In many instances, this is subject to the same type of time frame as the non-compete agreement.
Pragmatically there is information which obviously falls into this category — customer lists, internal processes — and there is information which does not such as the operating instructions for the Keurig coffee machine.
Think carefully about what does and does not constitute confidential, proprietary and trade secret information. Don’t take chances but don’t get intimidated either. If in doubt, seek clarification.
Tampering with employees
As part of the departure restrictions and covenants, a departing CEO will likely be asked not to “tamper” with the relationship between the company and any other of its employees. This is reasonable and typical. Again, this is likely to be constrained by a similar time period as outlined above — typically a single year.
It is not unusual for a departing CEO to have developed a close working relationship with colleagues and subordinates. In many instances, the CEO has hired or participated in their hiring or has mentored, advised or coached them. These personal bonds and loyalties are normal.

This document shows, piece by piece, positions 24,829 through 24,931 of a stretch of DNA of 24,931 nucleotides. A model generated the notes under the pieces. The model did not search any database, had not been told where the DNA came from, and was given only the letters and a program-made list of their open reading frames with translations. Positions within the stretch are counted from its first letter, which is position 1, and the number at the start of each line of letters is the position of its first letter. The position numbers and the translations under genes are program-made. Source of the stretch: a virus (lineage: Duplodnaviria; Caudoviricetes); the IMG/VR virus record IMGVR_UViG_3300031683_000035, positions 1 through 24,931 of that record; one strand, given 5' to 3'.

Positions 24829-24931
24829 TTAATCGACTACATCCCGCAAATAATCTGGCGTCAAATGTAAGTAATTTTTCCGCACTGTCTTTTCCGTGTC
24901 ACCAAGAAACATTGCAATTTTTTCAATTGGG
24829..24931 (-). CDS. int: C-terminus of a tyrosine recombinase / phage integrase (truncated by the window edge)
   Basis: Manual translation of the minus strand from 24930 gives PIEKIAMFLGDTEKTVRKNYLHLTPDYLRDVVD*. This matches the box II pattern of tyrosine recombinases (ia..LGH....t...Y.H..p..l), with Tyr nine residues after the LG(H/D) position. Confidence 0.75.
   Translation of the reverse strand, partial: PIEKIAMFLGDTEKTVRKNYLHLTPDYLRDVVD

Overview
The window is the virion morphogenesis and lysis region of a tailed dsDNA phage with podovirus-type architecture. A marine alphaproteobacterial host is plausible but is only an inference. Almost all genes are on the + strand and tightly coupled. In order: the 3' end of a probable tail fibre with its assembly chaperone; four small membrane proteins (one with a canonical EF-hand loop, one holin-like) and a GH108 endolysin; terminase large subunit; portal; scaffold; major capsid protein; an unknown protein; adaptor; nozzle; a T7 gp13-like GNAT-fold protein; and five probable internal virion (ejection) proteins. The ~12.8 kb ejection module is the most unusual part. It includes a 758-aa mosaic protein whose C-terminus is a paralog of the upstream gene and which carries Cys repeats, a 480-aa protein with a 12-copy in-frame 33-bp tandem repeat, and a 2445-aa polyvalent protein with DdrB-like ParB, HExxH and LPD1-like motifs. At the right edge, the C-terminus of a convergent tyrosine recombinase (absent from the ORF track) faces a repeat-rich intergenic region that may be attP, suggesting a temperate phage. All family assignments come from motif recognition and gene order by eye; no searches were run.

The departing CEO must be absolutely pure in not violating this restriction. The safe harbor is simply not to engage in any contact or behavior which would suggest that you are considering an employment relationship with any employee of the company.
This is not something to equivocate about. Just honor your commitment even if it means limited contact with folks you would love to have a BBQ or beer with.
It is not unusual for a C Level Employment Agreement to include a non-disparagement provision. That is a fancy term for not talking smack about your former employer. This provision is typically mutual. You promise not to talk smack about your employer. Your employer promises not to talk smack about you.
While this seems like an adolescent consideration, it is where the emotion comes to live after a messy departure. The Big Red Car counsels saying nothing publicly — NOTHING — about one’s former employer.